Not only did Maria Ressa call me a “minor minor blogger”, she also accused me of being a propagandist. What’s her basis in saying this? I base my opinion on facts. The fact is, she violated the rules on foreign media ownership and is in trouble for tax evasion.

Unfortunately, Maria Ressa exposed herself as an elitist and a credentialist in a single tweet. She thinks I’m a propagandist just because she doesn’t agree with my views and claims I’m a minor minor blogger just because…I have no idea why she thinks I’m a minor minor blogger.

If Ressa is really an advocate of rule of law and wants people to respect the constitution, then she should have followed the law when she registered her site and paid the taxes accordingly. She violated the law on foreign media ownership and did not pay right taxes.

Here’s why the Yellowtards are so obsessed with “fake news”…

The Opposition led by the Liberal Party (a.k.a. the Yellowtards) would like Filipinos to believe that they are also on a crusade to “protect” the public from “fake news”. Their real agenda, however, is to be seen to be the singular authority on what to see/hear and what not to see/hear. Thus, under the guise of being the self-proclaimed Fake News Police, the Yellowtards really just want the power to control the information Filipinos consume.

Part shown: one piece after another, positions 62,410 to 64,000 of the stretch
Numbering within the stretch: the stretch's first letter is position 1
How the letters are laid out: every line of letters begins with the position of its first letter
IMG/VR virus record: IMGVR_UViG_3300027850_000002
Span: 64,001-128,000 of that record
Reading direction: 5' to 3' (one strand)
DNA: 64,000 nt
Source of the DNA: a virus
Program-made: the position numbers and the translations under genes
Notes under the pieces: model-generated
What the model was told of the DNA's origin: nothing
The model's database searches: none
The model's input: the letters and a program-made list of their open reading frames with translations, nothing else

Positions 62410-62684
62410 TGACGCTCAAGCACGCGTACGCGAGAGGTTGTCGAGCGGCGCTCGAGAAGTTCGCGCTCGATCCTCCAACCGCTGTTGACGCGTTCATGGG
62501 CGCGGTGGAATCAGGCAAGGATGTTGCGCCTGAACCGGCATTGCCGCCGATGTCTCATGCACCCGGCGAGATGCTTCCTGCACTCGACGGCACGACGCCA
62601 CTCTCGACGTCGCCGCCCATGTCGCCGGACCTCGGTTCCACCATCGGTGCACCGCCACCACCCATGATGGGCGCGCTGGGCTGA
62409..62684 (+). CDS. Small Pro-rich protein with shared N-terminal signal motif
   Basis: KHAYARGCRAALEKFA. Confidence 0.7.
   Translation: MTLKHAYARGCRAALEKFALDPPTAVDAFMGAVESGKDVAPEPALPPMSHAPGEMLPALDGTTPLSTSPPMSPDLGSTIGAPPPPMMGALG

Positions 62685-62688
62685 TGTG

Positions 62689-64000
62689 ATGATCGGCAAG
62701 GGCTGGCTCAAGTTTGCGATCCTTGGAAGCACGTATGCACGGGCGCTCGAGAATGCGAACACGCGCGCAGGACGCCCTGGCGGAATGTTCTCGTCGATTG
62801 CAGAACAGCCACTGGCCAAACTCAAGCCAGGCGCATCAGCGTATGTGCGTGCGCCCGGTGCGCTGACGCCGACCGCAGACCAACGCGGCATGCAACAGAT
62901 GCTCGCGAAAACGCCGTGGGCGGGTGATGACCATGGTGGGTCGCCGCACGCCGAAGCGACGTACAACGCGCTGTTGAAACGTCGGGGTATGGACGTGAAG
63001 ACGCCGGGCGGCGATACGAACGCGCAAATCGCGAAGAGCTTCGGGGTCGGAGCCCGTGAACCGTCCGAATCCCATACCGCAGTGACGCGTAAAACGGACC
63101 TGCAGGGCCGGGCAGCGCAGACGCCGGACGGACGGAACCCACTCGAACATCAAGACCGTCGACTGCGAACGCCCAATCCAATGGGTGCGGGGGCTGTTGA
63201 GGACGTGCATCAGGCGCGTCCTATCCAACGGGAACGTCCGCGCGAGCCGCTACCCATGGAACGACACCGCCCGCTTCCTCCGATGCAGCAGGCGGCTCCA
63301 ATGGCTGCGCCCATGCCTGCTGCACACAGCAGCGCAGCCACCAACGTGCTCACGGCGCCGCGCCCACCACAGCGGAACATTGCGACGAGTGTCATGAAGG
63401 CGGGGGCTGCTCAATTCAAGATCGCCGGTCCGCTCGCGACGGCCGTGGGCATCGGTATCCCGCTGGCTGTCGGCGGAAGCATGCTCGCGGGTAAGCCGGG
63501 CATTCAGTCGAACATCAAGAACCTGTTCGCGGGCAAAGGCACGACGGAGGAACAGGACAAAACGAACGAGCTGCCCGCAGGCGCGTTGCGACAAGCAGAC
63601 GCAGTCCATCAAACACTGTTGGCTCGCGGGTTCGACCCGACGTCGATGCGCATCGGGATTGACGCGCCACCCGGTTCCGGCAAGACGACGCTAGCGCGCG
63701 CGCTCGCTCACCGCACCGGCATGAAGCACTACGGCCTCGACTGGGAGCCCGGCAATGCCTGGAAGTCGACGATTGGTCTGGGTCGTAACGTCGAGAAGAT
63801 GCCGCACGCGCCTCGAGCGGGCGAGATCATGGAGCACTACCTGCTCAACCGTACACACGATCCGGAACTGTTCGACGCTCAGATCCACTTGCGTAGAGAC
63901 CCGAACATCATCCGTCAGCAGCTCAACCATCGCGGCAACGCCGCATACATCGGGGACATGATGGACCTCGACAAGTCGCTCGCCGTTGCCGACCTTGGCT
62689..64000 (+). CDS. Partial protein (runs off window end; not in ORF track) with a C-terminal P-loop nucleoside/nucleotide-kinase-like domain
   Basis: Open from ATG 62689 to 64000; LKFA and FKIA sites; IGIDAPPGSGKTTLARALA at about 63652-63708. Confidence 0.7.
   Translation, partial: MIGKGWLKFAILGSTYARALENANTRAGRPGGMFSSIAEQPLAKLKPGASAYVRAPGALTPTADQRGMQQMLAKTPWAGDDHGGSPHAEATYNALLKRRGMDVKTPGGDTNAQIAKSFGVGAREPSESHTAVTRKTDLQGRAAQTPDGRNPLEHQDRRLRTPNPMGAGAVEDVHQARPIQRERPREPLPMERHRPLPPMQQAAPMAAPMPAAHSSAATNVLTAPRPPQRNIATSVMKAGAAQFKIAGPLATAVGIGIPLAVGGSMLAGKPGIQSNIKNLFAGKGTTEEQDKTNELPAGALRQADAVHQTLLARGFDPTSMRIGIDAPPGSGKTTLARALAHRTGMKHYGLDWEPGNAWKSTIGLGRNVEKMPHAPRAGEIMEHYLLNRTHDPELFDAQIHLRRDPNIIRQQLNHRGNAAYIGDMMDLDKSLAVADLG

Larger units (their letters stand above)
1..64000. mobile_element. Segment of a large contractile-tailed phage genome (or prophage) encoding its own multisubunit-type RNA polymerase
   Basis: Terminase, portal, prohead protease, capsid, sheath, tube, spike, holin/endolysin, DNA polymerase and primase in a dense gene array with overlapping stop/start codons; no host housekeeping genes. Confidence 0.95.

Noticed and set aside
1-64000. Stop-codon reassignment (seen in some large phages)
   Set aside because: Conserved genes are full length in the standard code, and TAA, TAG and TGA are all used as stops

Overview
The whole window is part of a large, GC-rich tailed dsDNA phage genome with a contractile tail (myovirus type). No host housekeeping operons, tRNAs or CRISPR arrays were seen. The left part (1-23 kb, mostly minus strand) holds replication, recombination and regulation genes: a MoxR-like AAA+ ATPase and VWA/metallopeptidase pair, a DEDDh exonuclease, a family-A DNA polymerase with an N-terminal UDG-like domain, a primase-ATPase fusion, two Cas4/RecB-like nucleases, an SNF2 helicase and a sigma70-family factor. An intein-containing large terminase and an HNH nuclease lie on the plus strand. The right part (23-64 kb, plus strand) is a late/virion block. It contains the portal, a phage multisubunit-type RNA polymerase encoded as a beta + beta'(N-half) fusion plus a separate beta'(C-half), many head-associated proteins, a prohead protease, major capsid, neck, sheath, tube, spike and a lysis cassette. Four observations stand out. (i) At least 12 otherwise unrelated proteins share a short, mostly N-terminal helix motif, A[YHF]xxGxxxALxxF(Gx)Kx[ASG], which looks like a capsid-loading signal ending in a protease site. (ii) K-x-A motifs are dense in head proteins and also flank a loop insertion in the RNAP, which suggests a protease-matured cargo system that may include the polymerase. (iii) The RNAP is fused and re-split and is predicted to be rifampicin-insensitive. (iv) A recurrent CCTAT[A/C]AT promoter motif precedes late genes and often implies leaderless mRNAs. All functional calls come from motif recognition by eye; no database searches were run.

We can see this obsession with control over information — and, therefore, the political narrative — in the screeching tantrums they throw over “historical revisionism”. The idea that their preferred historical account of the “Martial Law Era” and the legacy this “horrific” period left in Philippine society is dogma that cannot be challenged is what is behind the rage that permeates Philippine Opposition “activism” today. It is such that practically every kind of intellectual activity — from evaluating politics to analysing economic indicators — is backward-engineered from the Yellowtard dogma.

To be seen as a battler of “Fake News” is to be seen as an authority on “right” and “wrong” information. To be seen as such gives one the power to consolidate and centralise control over the information Filipinos exchange amongst themselves. With such power, any kind of information or point of view deemed not aligned to the Yellowtard agenda can be summarily lumped into the “Fake News” pile.

Filipinos should take steps to ensure that this power the Yellowtards are trying to seize be kept democratised and not monopolised by the self-appointed Fake News Police — a role the Yellowtards salivate over.